BYU Singers Return From Convention


    By Rebecca Vikari

    Deep in the heart of Texas beautiful choral voices could be heard this past weekend as the BYU Singers and three other university choirs headlined at the National Collegiate Choral Organization inaugural Conference in San Antonio.

    Rosalind Hall, conductor of BYU Men”s Chorus and Concert Choir was a member of the BYU singers when she was a student here at BYU and has watched their journey as they prepared for this conference.

    “BYU Singers are one of the leading university choirs in the country,” Hall said. “They always work at a very fast pace and sing very challenging material.”

    The BYU Singers have performed at national conferences like these before, but they are generally held during the second semester, which allows the singers at least six months to prepare. This particular convention, however, was held now, which gave the choir only eight weeks to prepare.

    The group”s director, Ronald Staheli, received the invitation about six months ago and spent the summer planning the program. He sent music to the students over the summer and asked them to not only look at it over the summer, but also to study it very seriously.

    “They have been working at an incredible pace for eight weeks to get this program not only learned and memorized, but beautifully polished,” Hall said.

    The group began rehearsals the first day of school and has been learning about a song every two days in order to accommodate their 45-minute program.

    BYU Singers sang their entire program for the first time a week ago in the Museum of Art before leaving for Texas.

    “They were worried about having the stamina to do that because it”s very demanding technically,” Hall said. “But, the entire program was stunning and a real credit to them, to Dr. Staheli and to the university.”

    Choir directors from colleges and universities from across the country attended as well as experts from around the world. The music was classically oriented but ran the gamut from Renaissance music to works from modern day composers. The 45-minute program the Singers performed was designed to feature pieces that work well together. Dr. Staheli created the program with pieces in English moving through pieces in Latin, to German and then in the center of the program were three American love song waltzes. Then, the program reversed itself and ended up back at the English pieces.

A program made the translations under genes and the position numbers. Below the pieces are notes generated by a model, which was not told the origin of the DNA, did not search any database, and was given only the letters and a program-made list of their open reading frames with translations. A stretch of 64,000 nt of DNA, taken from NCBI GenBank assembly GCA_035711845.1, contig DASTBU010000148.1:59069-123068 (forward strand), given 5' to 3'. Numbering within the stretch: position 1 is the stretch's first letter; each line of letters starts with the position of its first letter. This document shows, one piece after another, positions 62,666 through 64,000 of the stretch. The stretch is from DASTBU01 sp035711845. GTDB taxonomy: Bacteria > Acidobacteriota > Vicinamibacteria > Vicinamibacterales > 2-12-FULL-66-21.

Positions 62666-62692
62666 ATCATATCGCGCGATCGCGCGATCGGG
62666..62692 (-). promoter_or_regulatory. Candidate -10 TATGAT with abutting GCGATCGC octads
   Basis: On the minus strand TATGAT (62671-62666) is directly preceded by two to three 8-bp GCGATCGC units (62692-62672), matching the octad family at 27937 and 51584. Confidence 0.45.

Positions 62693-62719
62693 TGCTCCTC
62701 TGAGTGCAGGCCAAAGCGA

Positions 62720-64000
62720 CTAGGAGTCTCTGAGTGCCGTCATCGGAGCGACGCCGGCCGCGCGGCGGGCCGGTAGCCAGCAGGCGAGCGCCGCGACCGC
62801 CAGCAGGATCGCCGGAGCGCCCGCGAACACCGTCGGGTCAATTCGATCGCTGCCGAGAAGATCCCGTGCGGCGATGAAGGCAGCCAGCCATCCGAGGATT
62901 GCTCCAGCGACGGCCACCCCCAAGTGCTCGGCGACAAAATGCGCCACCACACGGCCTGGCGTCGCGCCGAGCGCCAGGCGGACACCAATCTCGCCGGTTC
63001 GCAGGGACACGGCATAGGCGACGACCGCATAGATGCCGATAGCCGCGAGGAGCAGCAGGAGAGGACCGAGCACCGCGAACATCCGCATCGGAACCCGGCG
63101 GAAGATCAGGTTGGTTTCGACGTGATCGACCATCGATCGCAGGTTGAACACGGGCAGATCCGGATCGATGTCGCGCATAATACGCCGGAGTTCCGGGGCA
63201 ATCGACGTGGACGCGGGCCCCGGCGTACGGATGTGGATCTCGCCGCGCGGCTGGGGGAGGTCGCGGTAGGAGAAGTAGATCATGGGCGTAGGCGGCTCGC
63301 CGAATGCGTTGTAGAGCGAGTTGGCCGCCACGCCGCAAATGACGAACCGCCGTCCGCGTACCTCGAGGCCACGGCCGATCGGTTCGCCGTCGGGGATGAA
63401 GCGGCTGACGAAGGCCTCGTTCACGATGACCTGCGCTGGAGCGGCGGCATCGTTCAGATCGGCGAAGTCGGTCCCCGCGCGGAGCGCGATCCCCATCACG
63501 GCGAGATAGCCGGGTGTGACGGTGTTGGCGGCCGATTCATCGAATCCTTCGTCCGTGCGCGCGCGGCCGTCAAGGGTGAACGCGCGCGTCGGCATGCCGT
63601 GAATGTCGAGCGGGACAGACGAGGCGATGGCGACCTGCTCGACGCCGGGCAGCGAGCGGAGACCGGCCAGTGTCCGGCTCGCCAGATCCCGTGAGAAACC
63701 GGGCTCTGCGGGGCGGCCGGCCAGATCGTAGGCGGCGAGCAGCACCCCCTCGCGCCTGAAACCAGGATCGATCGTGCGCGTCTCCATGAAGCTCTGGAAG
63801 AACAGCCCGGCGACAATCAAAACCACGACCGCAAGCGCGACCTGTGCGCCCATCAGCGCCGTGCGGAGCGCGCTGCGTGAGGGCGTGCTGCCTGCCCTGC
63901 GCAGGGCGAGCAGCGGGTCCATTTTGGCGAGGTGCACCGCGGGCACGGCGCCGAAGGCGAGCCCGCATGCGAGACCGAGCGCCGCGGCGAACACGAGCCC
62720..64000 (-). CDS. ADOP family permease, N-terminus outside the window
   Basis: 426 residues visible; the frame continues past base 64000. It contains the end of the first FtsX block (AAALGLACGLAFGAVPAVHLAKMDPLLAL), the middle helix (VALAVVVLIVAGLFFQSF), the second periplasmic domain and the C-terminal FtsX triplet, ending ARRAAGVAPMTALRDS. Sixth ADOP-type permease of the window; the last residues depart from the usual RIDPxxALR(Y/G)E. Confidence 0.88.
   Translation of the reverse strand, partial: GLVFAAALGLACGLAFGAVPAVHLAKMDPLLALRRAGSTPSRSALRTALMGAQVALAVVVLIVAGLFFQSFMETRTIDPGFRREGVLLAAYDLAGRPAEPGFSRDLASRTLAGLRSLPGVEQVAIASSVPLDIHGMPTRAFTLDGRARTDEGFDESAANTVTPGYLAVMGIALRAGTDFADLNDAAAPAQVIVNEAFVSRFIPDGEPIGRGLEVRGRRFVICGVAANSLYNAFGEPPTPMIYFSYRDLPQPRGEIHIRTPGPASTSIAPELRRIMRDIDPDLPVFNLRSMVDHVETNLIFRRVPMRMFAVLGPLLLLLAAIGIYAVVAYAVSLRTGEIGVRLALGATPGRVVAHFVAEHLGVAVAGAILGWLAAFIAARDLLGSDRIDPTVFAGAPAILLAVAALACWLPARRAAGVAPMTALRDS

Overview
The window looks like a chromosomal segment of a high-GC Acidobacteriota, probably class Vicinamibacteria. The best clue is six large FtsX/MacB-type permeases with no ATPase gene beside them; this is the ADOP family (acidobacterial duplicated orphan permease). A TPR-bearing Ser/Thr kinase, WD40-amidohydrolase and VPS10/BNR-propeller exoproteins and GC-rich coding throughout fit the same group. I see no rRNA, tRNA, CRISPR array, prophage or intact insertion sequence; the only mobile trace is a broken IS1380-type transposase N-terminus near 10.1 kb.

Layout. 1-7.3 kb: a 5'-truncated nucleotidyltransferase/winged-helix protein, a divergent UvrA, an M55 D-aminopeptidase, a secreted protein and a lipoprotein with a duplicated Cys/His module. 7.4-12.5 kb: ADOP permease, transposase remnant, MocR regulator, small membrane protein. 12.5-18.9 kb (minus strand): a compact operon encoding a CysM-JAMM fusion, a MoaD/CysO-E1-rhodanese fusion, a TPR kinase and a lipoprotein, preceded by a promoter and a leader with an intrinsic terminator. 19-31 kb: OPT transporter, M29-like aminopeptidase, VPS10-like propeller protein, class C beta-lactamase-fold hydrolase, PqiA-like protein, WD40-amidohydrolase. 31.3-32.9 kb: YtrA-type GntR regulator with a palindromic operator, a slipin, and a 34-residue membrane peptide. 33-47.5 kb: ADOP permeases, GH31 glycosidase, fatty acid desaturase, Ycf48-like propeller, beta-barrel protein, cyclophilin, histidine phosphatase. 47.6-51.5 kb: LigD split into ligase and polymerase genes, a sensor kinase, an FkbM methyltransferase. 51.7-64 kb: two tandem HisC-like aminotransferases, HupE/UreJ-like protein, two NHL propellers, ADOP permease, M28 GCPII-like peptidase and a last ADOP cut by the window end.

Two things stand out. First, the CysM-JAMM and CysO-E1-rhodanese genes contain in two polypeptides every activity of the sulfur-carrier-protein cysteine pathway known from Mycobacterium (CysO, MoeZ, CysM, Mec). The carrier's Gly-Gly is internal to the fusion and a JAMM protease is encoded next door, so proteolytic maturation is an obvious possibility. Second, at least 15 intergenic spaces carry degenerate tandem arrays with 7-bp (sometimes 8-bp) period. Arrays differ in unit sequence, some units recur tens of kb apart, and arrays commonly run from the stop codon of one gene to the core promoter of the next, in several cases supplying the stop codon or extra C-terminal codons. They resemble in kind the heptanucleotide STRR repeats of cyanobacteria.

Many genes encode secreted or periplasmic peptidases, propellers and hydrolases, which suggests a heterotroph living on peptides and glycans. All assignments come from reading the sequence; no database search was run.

“So in choosing it, I wanted it to have that design,” Staheli said. “Pieces that work well together and also contrast it. Then the whole program hangs together really well, there”s a real sense of momentum and continuity. I like that a lot.”

    The lengthy program included many challenges such as memorization, and a lot of persistence and pacing while singing. Another challenge was in moving from one stylistic period to another. “You

    “You have to adopt a whole different performance practice as you move from one song to another,” Staheli said.

    Although the convention was a great opportunity for the singers to showcase their talents as well as network and hear other choirs, the BYU Singers also went with the sense of being able to share their testimonies.

    “There is a spiritual dimension to it that is always important to us,” Staheli said. “We go with an attitude of sharing, hopefully presenting something that will allow the Spirit to touch the hearts and minds of those that listen.”

    The students worked incredibly hard to prepare to represent BYU at the convention.

    “I think it”s definitely the most intense preparation that Singers has ever done,” said Josh Hendryx, a senior from Dallas studying Political Science. “It”s taken a lot of energy and concentration from all the members of the choir individually and collectively not only to memorize the music, but to polish it and refine it. We”re all really excited about it.”

    The BYU Singers is the smallest mixed ensemble and is highly selective in its audition process. Most are music majors and all are upper classmen and graduate students. They have become a tight-knit group and have really grown to love each other a lot as they have worked so closely together singing and learning and sharing that with others.

    “I”m really proud of these students,” Staheli said. “They have really come up with the goods.”

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